Aaron Sorkin’s latest show about a (fictional) news channel, featuring a smug but endearing news anchor Will McAvoy (Jeff Daniels) and his overly competent news crew, has returned for a second season. While I loved the first season, almost with the same obsessive idolatry I share for all of Sorkin’s creations, I must admit there were a few chinks in the armor.
The first season’s opening was a combination of black-and-white stills followed by fast-paced contemporary newsroom scenes. To me, both the music and images reeked of nostalgia and longing for the good old West Wing days. Except, this intro was not as fitting to the show as The West Wing’s was. While the quick pacing and the walk-and-talk are typical Sorkin elements that befit the intelligent and witty dialogue, the new shaky-cam filming akin to documentaries and mockumentaries felt out of place.
It was mostly this shaky-cam style that bothered me throughout the first season. While the dialogues as well as the movements are extremely rapid and perhaps at times as hard to follow for the cameraman, as they are for the viewer, I wished they wouldn’t show that.
But much like the ABC Network imposed laugh track for Sorkin’s 1998 show Sports Night (the behind-the-scenes of a struggling sports news show), this was soon resolved as the creator got his bearings. The uncontrollable shaky camera got more steady along the way. Returning to a slightly more stable filming, I was able to fully enjoy what it is that got me so hooked on Sorkin’s work to begin with; the authenticity to all his settings and scenes, the casting expertise which always provides the most suitable actors, the funny but true-to-life dialogue and the witty asides throughout.
The first episode of the second season showed a very different introduction. One more suitable to the style of the show, having its own unqiue qualities that need not remind Sorkin’s fans of his previous successes. The West Wing-like music remains, but the images are simple, current and beautifully filmed.
While a few episodes of the first season seemed a bit too sentimental or at times “Americanized”, I have full faith in The Newsroom’s second season. The first episode promised to continue questioning all issues related not only to American journalism, but to journalism in general. Integrity compromises and journalism’s moral crises are brought to the fore – prioritizing of profit, ratings, demographics, and popularity, are not only questioned but also condemned. Despite value judgments, Sorkin shows it’s not always easy or at all possible “to do the right thing”.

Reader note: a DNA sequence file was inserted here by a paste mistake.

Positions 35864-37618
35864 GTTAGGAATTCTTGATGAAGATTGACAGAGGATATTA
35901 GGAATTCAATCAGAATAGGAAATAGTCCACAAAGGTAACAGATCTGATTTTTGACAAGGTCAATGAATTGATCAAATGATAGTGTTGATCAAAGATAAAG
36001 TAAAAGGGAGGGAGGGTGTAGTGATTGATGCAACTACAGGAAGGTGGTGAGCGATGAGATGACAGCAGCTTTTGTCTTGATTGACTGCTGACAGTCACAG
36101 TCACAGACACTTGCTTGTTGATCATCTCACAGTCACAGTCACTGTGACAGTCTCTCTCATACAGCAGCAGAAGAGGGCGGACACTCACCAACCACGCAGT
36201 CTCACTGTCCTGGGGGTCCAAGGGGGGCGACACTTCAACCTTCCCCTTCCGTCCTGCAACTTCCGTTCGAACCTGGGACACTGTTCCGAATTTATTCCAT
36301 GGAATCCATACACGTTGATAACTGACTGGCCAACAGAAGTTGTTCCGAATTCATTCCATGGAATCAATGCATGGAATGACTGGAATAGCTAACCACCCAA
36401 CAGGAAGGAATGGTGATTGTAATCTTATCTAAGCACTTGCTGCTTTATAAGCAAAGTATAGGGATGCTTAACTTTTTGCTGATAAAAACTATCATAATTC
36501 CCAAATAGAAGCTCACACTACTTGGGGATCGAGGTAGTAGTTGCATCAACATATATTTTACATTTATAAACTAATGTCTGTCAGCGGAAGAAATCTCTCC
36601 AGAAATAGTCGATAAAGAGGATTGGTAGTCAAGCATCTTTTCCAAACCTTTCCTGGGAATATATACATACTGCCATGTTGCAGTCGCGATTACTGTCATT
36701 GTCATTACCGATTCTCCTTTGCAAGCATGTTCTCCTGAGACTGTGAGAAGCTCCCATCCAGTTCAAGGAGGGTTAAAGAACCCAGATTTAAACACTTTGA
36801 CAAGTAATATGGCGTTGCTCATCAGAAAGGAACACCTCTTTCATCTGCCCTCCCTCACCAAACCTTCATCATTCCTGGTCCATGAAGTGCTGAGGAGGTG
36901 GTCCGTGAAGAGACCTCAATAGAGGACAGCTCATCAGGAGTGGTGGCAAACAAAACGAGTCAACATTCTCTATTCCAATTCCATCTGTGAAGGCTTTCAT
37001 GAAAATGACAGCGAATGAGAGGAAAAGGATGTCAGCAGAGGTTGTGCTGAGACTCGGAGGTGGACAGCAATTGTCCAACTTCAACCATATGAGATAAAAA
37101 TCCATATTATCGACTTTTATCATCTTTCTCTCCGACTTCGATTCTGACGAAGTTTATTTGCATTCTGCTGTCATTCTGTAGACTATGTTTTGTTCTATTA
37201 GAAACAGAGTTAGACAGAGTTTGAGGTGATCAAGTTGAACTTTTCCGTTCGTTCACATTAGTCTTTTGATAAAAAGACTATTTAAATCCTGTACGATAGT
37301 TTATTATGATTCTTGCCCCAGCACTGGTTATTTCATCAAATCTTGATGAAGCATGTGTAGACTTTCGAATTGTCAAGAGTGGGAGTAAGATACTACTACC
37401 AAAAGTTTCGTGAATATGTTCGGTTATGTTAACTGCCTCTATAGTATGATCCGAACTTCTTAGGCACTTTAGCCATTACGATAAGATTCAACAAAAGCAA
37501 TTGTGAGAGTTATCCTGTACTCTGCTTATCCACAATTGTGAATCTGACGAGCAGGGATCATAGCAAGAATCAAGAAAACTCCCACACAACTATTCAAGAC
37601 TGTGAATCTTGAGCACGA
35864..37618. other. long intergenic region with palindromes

As an internet addict, I am always delighted to see references to social media and internet memes made correctly. I cringe at the bad research done by most TV writers when they make their characters refer to “twittering” or “tweeting on someone’s wall” or, God forbid, “checking their MySpace page”. So of course I was giggling a bit when Jeff Daniels started singing Rebecca Black’s Friday, and I couldn’t have been happier at the mention of SOPA. The research that has gone into the writing of this show is without doubt unprecedented, as much as Sorkin’s ability to create an unbelievable authenticity and on-set chemistry.
Variety’s TV columnist Brian Lowry discusses the show’s flaws, comparing the outbursts of harsh critique towards media and politics in The Newsroom as a sort of “force-feeding”. Lowry is convinced of hearing Sorkin’s own voice and opinions shine through in his characters’ lines. And while my skepticism towards that statement could have more to do with a loyalty and an all-forgiving love for Sorkin, I do believe it is dangerous to imply the author’s intent and liken him or his attributes to those of his fictional characters. Perhaps the implied author here is really just a large portion of the population. Admittedly, the words and opinions sound better in Sorkinese and are more grammatically correct and accurately formulated than most of us could manage. But this does not take away the truthfulness of their content, and their accordance with and applicability to daily life.
I’ve loved Sorkin’s writing since the age of 14 and I discovered during my West Wing addiction that my favorite movie at the time (A Few Good Men) was also his. It took me a while to discover Sports Night and Studio 60 on the Sunset Strip, and I was through the roof when I heard Sorkin was to write the screenplay for The Social Network. I have moved on to Sorkin’s plays and have only been able to get my hands on a copy of The Farnsworth Invention, but the same incomparable intelligence and care has gone into this as in all his other creations. His work is unparalleled and despite the typical first season beginner flaws, I am positive that The Newsroom’s second season will once again prove this to be true.
So don’t go anywhere, give the show some room to grow, and cherish the fact that we’ve all been given an extra Sorkin year. Here’s to many more!